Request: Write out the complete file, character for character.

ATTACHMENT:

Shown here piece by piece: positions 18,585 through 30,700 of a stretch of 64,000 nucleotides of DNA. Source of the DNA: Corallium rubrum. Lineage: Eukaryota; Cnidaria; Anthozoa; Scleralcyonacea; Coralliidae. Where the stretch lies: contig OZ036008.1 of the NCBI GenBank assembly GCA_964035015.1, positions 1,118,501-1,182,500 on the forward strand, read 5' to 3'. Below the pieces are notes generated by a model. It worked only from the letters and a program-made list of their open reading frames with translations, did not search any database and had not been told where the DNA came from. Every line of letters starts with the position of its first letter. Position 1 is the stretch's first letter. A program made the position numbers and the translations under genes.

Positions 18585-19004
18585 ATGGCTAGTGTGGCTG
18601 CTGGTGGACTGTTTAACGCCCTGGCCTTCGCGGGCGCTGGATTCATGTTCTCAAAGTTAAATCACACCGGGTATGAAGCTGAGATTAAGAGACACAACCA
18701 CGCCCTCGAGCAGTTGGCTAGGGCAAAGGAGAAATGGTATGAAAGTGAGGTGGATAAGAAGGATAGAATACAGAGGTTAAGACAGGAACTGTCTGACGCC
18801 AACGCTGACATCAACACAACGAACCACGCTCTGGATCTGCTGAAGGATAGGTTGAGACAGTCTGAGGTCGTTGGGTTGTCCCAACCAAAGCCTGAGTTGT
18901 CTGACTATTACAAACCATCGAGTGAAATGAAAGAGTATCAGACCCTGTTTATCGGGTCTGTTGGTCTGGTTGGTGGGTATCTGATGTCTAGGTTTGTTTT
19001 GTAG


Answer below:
Shown here piece by piece: positions 18,585 through 30,700 of a stretch of 64,000 nucleotides of DNA. Source of the DNA: Corallium rubrum. Lineage: Eukaryota; Cnidaria; Anthozoa; Scleralcyonacea; Coralliidae. Where the stretch lies: contig OZ036008.1 of the NCBI GenBank assembly GCA_964035015.1, positions 1,118,501-1,182,500 on the forward strand, read 5' to 3'. Below the pieces are notes generated by a model. It worked only from the letters and a program-made list of their open reading frames with translations, did not search any database and had not been told where the DNA came from. Every line of letters starts with the position of its first letter. Position 1 is the stretch's first letter. A program made the position numbers and the translations under genes.

Positions 18585-19004
18585 ATGGCTAGTGTGGCTG
18601 CTGGTGGACTGTTTAACGCCCTGGCCTTCGCGGGCGCTGGATTCATGTTCTCAAAGTTAAATCACACCGGGTATGAAGCTGAGATTAAGAGACACAACCA
18701 CGCCCTCGAGCAGTTGGCTAGGGCAAAGGAGAAATGGTATGAAAGTGAGGTGGATAAGAAGGATAGAATACAGAGGTTAAGACAGGAACTGTCTGACGCC
18801 AACGCTGACATCAACACAACGAACCACGCTCTGGATCTGCTGAAGGATAGGTTGAGACAGTCTGAGGTCGTTGGGTTGTCCCAACCAAAGCCTGAGTTGT
18901 CTGACTATTACAAACCATCGAGTGAAATGAAAGAGTATCAGACCCTGTTTATCGGGTCTGTTGGTCTGGTTGGTGGGTATCTGATGTCTAGGTTTGTTTT
19001 GTAG